How To Buckle Up When You're Pregnant

Tips for wearing a seatbelt through your pregnancy

How To Buckle Up When You're Pregnant

how to buckle up when pregnant
Your belly is getting bigger and you may be getting uncomfortable. I remember when I was later on in my pregnancy, getting in and out of my car took effort! To be honest, there were moments when I couldn't wait to have the baby and get the pregnancy over with.
We often talk about child car seat safety with clients when they're preparing for their new one to arrive. But what about pregnant moms? What differences do you have to accommodate in terms of wearing your seatbelt through your pregnancy? With help from Natalie Nankil at GM Canada, I uncovered some common questions and answers that pregnant moms might have about seatbelt safety.
You probably don't need me to say this, but I'll say it anyway—it's important to always wear your seatbelt, even when you're pregnant. In terms of seatbelts, pregnant or not, I'm amazed every time I hear on the news that someone has been ejected out of a vehicle because they didn't wear a seatbelt. When you're pregnant, a seatbelt protects you and your unborn child.
In order to make it most comfortable for you, you should move the seat back as far as possible. You should aim to always maintain a 10-inch gap between the steering wheel or dashboard—as your stomach grows, the seat should be moved back. As a general rule, you should never sit too close to the steering wheel or dashboard. Keep in mind, too, that your seatbelts and airbags work together to keep you safe.
First, adjust the height of the shoulder strap so that it starts above your shoulder and lies away from your neck. The best way to wear a seatbelt is to have the shoulder strap fall between your breasts, while having the lap belt below your belly and fit snugly across your hips and pelvic bone. Never (pregnant or not) put the seatbelt under your arm or behind your back.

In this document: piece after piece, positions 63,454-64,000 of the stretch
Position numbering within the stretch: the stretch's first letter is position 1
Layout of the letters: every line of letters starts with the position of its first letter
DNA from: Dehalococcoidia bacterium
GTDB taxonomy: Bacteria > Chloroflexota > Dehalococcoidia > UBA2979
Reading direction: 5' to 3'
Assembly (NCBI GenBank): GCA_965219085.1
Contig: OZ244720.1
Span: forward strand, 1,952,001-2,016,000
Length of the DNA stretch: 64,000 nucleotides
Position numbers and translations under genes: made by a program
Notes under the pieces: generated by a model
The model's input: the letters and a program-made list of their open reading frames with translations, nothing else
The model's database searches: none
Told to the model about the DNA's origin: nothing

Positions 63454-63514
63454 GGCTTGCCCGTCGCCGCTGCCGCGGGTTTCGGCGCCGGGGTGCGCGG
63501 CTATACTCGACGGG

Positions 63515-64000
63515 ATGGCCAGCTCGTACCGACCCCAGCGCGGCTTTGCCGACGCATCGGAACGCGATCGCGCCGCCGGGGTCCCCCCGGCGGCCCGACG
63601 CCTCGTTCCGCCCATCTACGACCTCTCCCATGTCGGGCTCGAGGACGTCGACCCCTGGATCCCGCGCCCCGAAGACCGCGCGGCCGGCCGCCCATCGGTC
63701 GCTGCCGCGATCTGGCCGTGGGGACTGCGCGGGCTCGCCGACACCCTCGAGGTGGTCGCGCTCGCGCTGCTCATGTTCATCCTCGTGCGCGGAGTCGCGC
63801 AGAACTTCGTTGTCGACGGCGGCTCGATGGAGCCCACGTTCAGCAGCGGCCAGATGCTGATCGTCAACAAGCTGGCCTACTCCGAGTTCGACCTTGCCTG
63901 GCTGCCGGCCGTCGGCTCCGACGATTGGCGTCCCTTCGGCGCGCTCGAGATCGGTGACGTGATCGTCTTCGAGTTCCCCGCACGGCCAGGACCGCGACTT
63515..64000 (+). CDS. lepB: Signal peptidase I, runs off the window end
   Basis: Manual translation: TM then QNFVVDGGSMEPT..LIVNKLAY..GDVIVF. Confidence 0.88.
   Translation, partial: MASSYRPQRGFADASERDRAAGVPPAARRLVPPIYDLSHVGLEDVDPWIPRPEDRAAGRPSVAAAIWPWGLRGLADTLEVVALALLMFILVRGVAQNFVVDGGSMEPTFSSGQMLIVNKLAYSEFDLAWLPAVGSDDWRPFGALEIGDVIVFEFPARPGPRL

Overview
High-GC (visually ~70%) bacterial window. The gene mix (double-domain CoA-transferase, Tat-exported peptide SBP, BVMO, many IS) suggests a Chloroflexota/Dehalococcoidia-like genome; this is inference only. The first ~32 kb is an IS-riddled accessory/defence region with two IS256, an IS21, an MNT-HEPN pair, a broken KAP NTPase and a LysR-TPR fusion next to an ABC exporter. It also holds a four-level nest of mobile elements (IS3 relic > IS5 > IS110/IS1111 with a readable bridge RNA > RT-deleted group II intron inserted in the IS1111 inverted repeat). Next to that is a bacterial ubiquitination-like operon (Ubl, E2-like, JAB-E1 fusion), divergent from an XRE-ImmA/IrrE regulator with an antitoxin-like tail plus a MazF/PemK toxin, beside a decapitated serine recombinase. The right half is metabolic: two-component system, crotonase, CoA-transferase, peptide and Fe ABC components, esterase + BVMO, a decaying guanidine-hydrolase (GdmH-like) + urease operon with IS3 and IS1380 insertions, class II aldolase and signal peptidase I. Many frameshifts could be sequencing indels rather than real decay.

Speaking of car safety, check out this video on how to keep your kids safe in their car seats at every age. And read this to find out if your car seat is installed correctly.

Milky, Frothy Engine Oil: Should I Worry?

This milkshake won't bring all the right boys to the yard

Milky, Frothy Engine Oil: Should I Worry?

Milky Engine Oil Cap

Look under your engine oil cap and you may see a milky, frothy residue. There are a couple of reasons for this — one being more serious than the other. In either case, it's not ideal for your engine.

At our auto repair shop, we typically see this due to condensation in the engine. This happens more often during weather changes and we also see it in cars where clients don't drive it a lot. Driving short trips doesn't allow the engine enough time to burn off the water vapours. Over time, this milky sludge builds up and accumulates. Your technician may suggest running a chemical through the engine to clean out this sludge, and you can help by driving the car for a longer duration.

For our clients who primarily drive short trips, we recommend taking the car out for a good drive where the engine can reach operating temperature and maintain that long enough to burn off the water vapours. Luckily for us in Markham (Ontario) there's a few good shopping malls within 30 minutes of highway driving so that gives us someplace to go! If your spouse has a longer commute, give him or her the car once every week or two so that they can take the car to work. Remember that the worst thing for a car is to have it sit for long periods, drive it periodically or use it for frequent short trips. Your car is designed to work and be driven!

Engine oil milky residue